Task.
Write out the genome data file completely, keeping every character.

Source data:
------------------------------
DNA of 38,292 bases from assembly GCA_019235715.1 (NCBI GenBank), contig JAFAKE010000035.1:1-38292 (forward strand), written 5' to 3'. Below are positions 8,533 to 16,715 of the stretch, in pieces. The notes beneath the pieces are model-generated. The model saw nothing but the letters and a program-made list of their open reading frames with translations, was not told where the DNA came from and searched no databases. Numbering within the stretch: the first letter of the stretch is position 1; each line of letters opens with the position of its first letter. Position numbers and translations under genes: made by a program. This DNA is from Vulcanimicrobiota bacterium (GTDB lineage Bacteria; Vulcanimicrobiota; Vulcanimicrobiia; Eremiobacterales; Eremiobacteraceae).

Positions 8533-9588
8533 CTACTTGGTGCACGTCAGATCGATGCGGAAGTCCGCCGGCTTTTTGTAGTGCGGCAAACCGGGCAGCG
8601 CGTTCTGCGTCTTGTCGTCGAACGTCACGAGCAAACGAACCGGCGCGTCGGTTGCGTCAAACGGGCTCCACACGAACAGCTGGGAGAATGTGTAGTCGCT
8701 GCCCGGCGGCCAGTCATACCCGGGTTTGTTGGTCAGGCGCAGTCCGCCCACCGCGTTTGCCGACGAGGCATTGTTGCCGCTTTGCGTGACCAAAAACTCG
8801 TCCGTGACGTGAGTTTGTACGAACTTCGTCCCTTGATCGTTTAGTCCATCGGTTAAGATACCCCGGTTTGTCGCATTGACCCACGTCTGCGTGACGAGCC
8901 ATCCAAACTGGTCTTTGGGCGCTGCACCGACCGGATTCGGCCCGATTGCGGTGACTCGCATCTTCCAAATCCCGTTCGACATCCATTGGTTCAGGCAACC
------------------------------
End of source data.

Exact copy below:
DNA of 38,292 bases from assembly GCA_019235715.1 (NCBI GenBank), contig JAFAKE010000035.1:1-38292 (forward strand), written 5' to 3'. Below are positions 8,533 to 16,715 of the stretch, in pieces. The notes beneath the pieces are model-generated. The model saw nothing but the letters and a program-made list of their open reading frames with translations, was not told where the DNA came from and searched no databases. Numbering within the stretch: the first letter of the stretch is position 1; each line of letters opens with the position of its first letter. Position numbers and translations under genes: made by a program. This DNA is from Vulcanimicrobiota bacterium (GTDB lineage Bacteria; Vulcanimicrobiota; Vulcanimicrobiia; Eremiobacterales; Eremiobacteraceae).

Positions 8533-9588
8533 CTACTTGGTGCACGTCAGATCGATGCGGAAGTCCGCCGGCTTTTTGTAGTGCGGCAAACCGGGCAGCG
8601 CGTTCTGCGTCTTGTCGTCGAACGTCACGAGCAAACGAACCGGCGCGTCGGTTGCGTCAAACGGGCTCCACACGAACAGCTGGGAGAATGTGTAGTCGCT
8701 GCCCGGCGGCCAGTCATACCCGGGTTTGTTGGTCAGGCGCAGTCCGCCCACCGCGTTTGCCGACGAGGCATTGTTGCCGCTTTGCGTGACCAAAAACTCG
8801 TCCGTGACGTGAGTTTGTACGAACTTCGTCCCTTGATCGTTTAGTCCATCGGTTAAGATACCCCGGTTTGTCGCATTGACCCACGTCTGCGTGACGAGCC
8901 ATCCAAACTGGTCTTTGGGCGCTGCACCGACCGGATTCGGCCCGATTGCGGTGACTCGCATCTTCCAAATCCCGTTCGACATCCATTGGTTCAGGCAACC